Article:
Doctors must stop over-prescribing as if there is a ‘pill for every ill’ so money can be better spent on tackling waiting lists, NHS chief says
- Family doctors must stop over-prescribing pills, health chiefs have warned
- Too many patients are taking large cocktails of drugs, said Sir Stephen Powis
- At least 15 per cent of the population take more than five drugs every day
- Some 6.5 per cent of hospital admissions caused by adverse drug reactions
Family doctors must stop over-prescribing and acting as if there is a ‘pill for every ill’, the NHS medical chief has demanded.
Too many patients are taking an unnecessary cocktail of drugs that risk harmful side-effects and waste millions of pounds, Professor Sir Stephen Powis warned.
The NHS medical director said the money could be better spent on tackling record waiting lists.
Many patients have missed out on medicine reviews over the past two years as family doctors slashed face-to-face appointments.
At least 15 per cent of the population – 8.4million people – take more than five drugs a day, with primary care prescriptions costing the NHS in England £9.7billion a year.
Too many patients are taking an unnecessary cocktail of drugs that risk harmful side-effects and waste millions of pounds, Professor Sir Stephen Powis warned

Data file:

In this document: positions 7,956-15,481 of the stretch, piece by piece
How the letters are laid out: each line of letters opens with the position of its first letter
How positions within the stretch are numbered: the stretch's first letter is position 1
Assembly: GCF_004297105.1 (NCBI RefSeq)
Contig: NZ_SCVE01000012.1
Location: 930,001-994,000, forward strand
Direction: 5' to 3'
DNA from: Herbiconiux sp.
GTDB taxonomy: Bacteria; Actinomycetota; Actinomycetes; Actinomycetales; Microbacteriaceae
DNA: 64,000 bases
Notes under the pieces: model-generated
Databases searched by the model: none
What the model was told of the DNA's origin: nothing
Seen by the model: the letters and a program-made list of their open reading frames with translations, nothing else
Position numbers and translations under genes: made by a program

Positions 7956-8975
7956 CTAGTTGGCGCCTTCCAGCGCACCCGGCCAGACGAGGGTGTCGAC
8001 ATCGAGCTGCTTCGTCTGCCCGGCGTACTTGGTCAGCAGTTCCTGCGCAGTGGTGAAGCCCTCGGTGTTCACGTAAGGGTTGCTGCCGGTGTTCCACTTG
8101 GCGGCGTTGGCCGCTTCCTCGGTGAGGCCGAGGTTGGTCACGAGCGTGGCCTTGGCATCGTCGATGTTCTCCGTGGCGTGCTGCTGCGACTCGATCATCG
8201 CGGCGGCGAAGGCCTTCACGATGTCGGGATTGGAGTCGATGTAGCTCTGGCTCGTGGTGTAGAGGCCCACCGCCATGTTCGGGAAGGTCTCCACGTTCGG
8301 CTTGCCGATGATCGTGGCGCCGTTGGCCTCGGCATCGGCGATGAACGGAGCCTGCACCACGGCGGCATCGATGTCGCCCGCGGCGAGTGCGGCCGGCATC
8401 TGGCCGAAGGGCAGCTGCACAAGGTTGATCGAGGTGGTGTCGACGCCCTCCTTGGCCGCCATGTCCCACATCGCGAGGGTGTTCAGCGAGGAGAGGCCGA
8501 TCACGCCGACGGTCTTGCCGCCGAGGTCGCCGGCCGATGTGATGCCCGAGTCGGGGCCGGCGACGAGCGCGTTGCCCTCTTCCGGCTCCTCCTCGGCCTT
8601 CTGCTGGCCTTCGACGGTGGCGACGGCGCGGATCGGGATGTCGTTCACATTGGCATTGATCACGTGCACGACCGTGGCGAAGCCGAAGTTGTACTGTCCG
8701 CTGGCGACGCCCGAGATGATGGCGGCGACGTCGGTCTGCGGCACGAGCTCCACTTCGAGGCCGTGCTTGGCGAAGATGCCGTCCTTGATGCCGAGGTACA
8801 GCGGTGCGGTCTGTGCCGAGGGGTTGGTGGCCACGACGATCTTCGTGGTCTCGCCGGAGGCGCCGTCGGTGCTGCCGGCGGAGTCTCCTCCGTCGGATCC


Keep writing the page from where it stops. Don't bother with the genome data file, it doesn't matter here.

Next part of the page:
A review last year found a 10 per cent reduction in prescriptions is realistic, suggesting the NHS could save almost £1billion a year on waste.
Furthermore, 6.5 per cent of all hospital admissions are caused by adverse drug reactions at an estimated cost to the NHS in England of £2billion a year.
Sir Stephen yesterday urged patients who are taking multiple drugs to get prescriptions reviewed.
Speaking at the NHS Confed Expo conference in Liverpool, he said: ‘The approach of “a pill for every ill” should never be a starting point. Reducing unnecessary prescriptions is more important than ever.
‘The NHS is rolling out expert pharmacy teams who can give advice to patients.’
Sir Stephen also called on GP surgeries and pharmacies to resume normal service, offering health checks and managing long-term health conditions. He said: ‘I’m keen that our primary care workforce is able to get back to checking blood pressure, checking cholesterol.
‘And that’s where the extended work of perhaps community pharmacists can bring additional capacity.’
Sir Stephen’s comments came as health leaders launched a ‘Beyond Pills’ campaign that highlights the benefit of ‘social prescribing’.
This involves referring people to the likes of art, gardening and exercise classes to improve health.
Doctors prescribed 1.14 billion items outside of hospitals last year.
Campaigners say dispensing in primary care doubled from ten prescription items per head per year in 1996 to 20 in 2016.
Dr Michael Dixon, chairman of the College of Medicine and medical adviser to Prince Charles, said : ‘A new medical mindset is needed, which goes to the heart of true health care. The possibilities of social prescription are limitless.’
The Beyond Pills campaign wants social prescribing to be ‘embedded’ throughout doctors’ training curriculum and incentives for reducing the unnecessary use of drugs.
Meanwhile, patients aged over 75 and those with long-term conditions or on multiple drugs are being encouraged to get their prescriptions reviewed annually.
Caroline Abrahams, charity director of Age UK, said: ‘Many older people live with multiple and complex health problems and too often the option they’re given is to take increasing amounts of medication.’
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